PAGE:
In healthy volunteers, both Orloc Comp are well absorbed following oral administration of Orloc Comp. No change is observed in the bioavailability of either agent when given together in a single tablet. Absorption is not affected whether Orloc Comp is taken with or without food. Mean peak Orloc Comp plasma concentrations of about 9.0 ng/mL, 19 ng/mL and 36 ng/mL occur approximately 3 hours after the administration of the 2.5 mg/6.25 mg, 5 mg/6.25 mg and 10 mg/6.25 mg combination tablets, respectively. Mean peak plasma hydrochlorothiazide concentrations of 30 ng/mL occur approximately 2.5 hours following the administration of the combination. Dose proportional increases in plasma bisoprolol concentrations are observed between the 2.5 mg and 5 mg, as well as between the 5 mg and 10 mg doses. The elimination T1/2 of bisoprolol ranges from 7 to 15 hours, and that of hydrochlorothiazide ranges from 4 to 10 hours. The percent of dose excreted unchanged in urine is about 55% for bisoprolol and about 60% for hydrochlorothiazide.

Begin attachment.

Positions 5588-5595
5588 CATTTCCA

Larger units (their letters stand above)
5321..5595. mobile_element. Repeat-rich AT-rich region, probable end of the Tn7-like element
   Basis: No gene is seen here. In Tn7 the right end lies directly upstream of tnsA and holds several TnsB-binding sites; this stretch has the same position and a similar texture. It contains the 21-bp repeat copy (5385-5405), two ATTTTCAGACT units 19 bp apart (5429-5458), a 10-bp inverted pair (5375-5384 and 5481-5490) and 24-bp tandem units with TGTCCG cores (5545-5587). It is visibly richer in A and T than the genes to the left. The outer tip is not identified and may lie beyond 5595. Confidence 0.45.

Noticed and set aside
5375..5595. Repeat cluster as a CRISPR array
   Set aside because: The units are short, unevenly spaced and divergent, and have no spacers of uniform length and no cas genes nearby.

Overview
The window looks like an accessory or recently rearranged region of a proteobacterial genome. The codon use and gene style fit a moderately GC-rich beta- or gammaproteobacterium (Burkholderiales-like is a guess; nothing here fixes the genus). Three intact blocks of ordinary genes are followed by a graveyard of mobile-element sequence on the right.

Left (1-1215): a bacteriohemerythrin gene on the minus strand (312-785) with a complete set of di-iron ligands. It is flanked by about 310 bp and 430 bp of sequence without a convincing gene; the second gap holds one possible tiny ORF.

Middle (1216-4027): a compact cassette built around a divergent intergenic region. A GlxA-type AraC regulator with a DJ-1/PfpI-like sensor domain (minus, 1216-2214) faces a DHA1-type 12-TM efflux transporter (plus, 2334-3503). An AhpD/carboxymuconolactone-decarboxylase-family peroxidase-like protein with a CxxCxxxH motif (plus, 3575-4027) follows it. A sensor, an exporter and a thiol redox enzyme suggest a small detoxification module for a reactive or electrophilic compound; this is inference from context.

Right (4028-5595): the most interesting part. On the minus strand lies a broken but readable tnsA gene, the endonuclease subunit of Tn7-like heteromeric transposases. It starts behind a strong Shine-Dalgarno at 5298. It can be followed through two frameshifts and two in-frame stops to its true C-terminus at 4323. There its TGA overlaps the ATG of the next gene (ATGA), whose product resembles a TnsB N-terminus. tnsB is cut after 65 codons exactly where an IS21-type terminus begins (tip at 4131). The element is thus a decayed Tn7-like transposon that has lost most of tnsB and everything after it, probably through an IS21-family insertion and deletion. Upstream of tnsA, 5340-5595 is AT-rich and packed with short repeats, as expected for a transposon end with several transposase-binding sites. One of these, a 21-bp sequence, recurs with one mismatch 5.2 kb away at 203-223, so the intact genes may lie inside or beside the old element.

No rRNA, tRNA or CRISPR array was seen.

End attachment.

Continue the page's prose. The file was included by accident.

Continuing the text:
Orloc Comp USP

The absolute bioavailability after a 10 mg oral dose of Orloc Comp USP is about 80%. The first pass metabolism of Orloc Comp is about 20%.